One of the things DH and I most like to do in the Bay area is go on weekend adventures, especially ones involving agri-tourism. The Bay area has a lot going for it, actually, with unique local farms, wineries and food companies, shops and of course beautiful scenery. One place that DH and I have returned to over and over is a little coastal town called “Half Moon Bay,” maybe partly because it has such a charming name. It’s a bit of a pain to get there- you have to drive through a windy, single lane road through trees and it inevitably gets clogged with weekend traffic- but once you get there, there’s a picturesque shopping street with restaurants, cafes, and shops, as well as access to a (Very cold and windy) beach. I had heard rumors of a gluten-free friendly health-food store and wanted to go in, but every time I came, it was usually past closing time. This time we got up extra early (by noon! haha) and made it to:
This health food store was listed and reviewed positively by vegetarian sites and gluten-free lists, so I was hoping to pick up a few things for a gluten-free coastal picnic. It was a (small) thrill to actually be able to open the door and go in for the first time in four years. Quarters are cramped, but this little shop DOES have an excellent selection of Gluten-Free products, both mixes and prepared foods. A wide assortment of Pamela’s mixes, Kinnikinnick cookies, Gluten-free cookies and crackers are stored in this tiny place, and I was happy to pick up a box of Glutino round gourmet crackers for my picnic. Unfortunately, rents are high in Half Moon Bay and the prices reflect that- the crackers alone were over $5 and everything else was similarly priced for sticker shock. They offered hot rice and soups in the back, but the soup contained gluten (although it was vegetarian, yay!) so I had to pass. Probably the most interesting item was at the check out counter- a little basket of big gluten-free muffins, labeled accordingly and baked on site. There was only one left, so I snagged my very own almond poppyseed muffin made from Pamela’s Baking Mix. It was pricey, at $3, but I figured it was my only good freshly baked GF option for miles and I’d better take advantage of it.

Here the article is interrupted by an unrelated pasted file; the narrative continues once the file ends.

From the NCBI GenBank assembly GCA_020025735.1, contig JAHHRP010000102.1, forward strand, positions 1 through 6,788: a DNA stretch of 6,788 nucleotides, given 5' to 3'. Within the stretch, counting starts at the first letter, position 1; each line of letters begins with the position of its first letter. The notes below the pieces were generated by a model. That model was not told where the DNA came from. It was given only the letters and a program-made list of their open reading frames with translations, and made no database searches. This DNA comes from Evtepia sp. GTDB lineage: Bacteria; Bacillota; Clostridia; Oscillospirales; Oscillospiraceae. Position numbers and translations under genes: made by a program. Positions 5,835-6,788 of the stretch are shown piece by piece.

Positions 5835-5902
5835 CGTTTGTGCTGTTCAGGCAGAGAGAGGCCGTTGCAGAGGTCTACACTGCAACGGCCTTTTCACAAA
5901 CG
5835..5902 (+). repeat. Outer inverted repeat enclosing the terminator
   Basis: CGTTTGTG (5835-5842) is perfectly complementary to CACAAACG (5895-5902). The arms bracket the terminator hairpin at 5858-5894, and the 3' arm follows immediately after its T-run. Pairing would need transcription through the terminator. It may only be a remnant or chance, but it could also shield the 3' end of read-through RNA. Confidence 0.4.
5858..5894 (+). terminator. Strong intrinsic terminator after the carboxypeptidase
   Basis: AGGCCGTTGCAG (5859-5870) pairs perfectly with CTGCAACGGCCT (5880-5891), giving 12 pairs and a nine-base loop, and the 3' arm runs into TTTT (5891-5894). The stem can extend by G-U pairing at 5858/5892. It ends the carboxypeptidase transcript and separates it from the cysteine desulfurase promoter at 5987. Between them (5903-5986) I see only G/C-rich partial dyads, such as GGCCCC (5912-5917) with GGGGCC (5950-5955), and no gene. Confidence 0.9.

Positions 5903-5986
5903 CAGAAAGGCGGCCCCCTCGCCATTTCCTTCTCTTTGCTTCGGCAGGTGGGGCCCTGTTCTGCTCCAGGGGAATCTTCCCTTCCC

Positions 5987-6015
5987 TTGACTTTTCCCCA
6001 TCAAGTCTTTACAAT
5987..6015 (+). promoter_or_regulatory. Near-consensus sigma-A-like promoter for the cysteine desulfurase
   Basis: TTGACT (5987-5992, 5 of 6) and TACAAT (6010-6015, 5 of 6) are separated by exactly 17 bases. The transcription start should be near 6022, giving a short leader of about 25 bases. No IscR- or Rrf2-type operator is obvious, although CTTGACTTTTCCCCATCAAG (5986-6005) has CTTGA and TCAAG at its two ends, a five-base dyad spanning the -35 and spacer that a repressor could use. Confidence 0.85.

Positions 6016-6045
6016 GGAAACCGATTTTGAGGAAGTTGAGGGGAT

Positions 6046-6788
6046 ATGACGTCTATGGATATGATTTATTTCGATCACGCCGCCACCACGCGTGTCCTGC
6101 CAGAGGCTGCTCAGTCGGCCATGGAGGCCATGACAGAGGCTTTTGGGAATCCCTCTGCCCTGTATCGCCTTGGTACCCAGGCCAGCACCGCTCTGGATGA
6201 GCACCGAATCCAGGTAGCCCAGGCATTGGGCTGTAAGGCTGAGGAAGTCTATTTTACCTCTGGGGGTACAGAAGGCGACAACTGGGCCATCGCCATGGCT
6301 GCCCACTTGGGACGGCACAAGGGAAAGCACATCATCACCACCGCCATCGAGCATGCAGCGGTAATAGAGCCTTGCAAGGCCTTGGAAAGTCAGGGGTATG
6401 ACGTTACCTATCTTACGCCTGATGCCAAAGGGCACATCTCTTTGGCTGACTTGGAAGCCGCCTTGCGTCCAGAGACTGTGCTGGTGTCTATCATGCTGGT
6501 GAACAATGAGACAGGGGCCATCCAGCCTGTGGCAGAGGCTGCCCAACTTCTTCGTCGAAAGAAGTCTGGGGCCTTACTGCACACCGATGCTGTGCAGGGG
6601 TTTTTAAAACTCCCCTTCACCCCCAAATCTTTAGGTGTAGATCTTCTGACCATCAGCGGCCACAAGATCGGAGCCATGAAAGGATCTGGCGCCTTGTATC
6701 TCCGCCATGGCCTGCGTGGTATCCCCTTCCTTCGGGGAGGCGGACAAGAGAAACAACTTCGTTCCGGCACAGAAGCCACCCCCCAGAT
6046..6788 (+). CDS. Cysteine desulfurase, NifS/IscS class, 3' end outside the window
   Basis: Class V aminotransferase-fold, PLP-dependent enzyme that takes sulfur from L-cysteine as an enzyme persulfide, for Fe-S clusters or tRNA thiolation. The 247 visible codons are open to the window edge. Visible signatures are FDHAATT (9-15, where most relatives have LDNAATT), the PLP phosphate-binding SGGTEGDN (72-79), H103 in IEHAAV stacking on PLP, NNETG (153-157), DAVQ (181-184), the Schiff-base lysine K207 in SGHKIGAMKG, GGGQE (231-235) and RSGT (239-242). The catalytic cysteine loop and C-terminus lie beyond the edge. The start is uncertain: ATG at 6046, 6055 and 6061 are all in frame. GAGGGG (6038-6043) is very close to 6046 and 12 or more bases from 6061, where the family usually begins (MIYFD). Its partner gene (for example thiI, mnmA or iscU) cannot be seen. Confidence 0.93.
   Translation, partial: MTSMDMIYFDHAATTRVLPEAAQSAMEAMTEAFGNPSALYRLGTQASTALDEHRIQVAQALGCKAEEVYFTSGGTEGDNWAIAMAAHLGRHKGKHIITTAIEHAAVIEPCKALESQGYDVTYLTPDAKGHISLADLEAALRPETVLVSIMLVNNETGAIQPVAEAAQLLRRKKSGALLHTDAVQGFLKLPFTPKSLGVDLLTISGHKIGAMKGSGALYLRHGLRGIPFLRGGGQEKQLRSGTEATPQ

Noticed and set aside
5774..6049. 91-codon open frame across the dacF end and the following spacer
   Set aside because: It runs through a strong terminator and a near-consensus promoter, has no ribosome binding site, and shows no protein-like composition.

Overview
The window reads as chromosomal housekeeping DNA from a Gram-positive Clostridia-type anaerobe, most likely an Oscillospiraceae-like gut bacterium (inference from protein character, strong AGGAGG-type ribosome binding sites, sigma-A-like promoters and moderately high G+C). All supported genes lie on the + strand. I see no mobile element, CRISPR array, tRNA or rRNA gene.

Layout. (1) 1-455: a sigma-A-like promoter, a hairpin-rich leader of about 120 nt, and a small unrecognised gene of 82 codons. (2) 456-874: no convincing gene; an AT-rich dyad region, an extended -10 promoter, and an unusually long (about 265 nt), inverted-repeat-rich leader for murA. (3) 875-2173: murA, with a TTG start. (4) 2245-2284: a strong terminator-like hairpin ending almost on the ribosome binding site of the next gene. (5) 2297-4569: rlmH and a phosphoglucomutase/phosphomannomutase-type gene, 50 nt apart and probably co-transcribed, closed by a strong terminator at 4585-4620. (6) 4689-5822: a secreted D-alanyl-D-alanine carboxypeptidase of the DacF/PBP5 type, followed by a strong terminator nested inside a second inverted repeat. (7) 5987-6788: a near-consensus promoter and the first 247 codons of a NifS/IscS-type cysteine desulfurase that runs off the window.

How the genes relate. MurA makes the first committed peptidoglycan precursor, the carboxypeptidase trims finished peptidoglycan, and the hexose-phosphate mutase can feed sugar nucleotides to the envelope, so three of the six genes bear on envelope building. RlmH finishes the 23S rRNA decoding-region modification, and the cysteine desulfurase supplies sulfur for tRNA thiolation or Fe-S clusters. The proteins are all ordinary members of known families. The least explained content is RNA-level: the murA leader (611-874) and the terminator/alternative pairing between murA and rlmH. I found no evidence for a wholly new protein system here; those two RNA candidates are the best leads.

Since one muffin and a box of crackers does not a picnic make, and DH was looking mopey and hungry, we went to some of the other spendy, spendy grocery stores on Main Street. Oh the prices made my eyes hurt. But, we managed to pick up tortilla chips and salsa. I was dying for guacamole but couldn’t bring myself to pay $6 for it. DH bought a loaf of french bread and some assorted fillings, and we went back on the road… because we had another destination in mind before we had our picnic. *Non-vegan review following*
Harley Farms Goat Dairy
Pescadero, CA 94060